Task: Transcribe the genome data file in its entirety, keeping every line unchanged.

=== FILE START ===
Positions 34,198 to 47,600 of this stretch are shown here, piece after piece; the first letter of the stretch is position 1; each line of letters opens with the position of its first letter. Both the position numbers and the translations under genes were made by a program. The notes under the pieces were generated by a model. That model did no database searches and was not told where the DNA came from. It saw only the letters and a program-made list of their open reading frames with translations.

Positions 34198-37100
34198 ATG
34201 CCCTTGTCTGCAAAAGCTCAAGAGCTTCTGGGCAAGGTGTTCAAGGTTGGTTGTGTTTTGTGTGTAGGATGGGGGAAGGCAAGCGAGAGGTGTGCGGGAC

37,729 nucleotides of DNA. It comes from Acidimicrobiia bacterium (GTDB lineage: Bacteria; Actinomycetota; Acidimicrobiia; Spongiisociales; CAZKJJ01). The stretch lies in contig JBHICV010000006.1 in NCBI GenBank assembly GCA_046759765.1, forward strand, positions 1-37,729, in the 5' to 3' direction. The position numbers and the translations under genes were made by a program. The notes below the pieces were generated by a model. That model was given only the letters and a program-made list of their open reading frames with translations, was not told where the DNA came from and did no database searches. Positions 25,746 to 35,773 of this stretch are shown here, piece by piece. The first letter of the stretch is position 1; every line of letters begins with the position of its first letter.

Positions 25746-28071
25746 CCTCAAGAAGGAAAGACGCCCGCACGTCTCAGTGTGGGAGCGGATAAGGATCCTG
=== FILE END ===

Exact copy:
Positions 34,198 to 47,600 of this stretch are shown here, piece after piece; the first letter of the stretch is position 1; each line of letters opens with the position of its first letter. Both the position numbers and the translations under genes were made by a program. The notes under the pieces were generated by a model. That model did no database searches and was not told where the DNA came from. It saw only the letters and a program-made list of their open reading frames with translations.

Positions 34198-37100
34198 ATG
34201 CCCTTGTCTGCAAAAGCTCAAGAGCTTCTGGGCAAGGTGTTCAAGGTTGGTTGTGTTTTGTGTGTAGGATGGGGGAAGGCAAGCGAGAGGTGTGCGGGAC

37,729 nucleotides of DNA. It comes from Acidimicrobiia bacterium (GTDB lineage: Bacteria; Actinomycetota; Acidimicrobiia; Spongiisociales; CAZKJJ01). The stretch lies in contig JBHICV010000006.1 in NCBI GenBank assembly GCA_046759765.1, forward strand, positions 1-37,729, in the 5' to 3' direction. The position numbers and the translations under genes were made by a program. The notes below the pieces were generated by a model. That model was given only the letters and a program-made list of their open reading frames with translations, was not told where the DNA came from and did no database searches. Positions 25,746 to 35,773 of this stretch are shown here, piece by piece. The first letter of the stretch is position 1; every line of letters begins with the position of its first letter.

Positions 25746-28071
25746 CCTCAAGAAGGAAAGACGCCCGCACGTCTCAGTGTGGGAGCGGATAAGGATCCTG